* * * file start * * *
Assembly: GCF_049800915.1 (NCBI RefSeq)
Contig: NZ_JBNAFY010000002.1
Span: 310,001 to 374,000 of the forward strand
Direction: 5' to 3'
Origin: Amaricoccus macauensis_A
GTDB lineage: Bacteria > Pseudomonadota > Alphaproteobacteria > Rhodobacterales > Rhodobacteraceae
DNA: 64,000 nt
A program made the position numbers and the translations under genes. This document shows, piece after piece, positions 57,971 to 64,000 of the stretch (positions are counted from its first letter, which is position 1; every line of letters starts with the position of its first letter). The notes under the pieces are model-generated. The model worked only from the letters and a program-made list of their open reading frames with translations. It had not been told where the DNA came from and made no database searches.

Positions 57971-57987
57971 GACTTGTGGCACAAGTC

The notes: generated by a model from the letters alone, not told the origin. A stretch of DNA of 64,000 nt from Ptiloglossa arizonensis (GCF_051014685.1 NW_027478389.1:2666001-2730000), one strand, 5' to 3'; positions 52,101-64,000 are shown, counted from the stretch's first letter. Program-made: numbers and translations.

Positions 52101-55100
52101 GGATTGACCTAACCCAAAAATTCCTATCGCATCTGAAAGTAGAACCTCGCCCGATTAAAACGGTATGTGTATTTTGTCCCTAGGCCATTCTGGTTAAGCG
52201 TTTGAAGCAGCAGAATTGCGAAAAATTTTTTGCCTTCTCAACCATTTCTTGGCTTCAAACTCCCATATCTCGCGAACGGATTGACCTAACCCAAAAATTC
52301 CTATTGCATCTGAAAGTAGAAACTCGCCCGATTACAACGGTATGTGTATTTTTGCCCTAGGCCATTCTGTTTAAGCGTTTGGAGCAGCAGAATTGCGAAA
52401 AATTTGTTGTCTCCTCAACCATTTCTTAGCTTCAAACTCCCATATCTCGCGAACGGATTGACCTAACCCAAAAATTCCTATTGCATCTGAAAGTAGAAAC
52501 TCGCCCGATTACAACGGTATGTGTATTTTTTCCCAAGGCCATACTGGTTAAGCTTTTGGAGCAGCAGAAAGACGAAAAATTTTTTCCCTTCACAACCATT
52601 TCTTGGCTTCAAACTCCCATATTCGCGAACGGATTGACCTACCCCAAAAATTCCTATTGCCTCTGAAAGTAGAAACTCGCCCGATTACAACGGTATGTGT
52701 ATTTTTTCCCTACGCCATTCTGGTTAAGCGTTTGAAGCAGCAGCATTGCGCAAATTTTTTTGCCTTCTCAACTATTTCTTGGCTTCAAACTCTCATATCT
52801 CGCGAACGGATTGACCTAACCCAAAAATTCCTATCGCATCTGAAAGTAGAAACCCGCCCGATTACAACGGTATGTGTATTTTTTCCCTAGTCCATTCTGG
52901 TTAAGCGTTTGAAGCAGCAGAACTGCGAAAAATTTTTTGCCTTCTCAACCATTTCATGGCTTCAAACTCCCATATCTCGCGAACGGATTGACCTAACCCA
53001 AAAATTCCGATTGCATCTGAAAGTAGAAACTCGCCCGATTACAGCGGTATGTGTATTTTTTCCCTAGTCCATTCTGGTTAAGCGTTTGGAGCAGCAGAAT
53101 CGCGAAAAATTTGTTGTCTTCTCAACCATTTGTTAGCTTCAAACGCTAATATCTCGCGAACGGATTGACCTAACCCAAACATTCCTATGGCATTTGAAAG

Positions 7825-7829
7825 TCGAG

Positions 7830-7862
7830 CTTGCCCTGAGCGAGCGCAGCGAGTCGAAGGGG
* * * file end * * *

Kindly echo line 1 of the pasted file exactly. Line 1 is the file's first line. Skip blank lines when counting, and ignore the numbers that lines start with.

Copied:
Assembly: GCF_049800915.1 (NCBI RefSeq)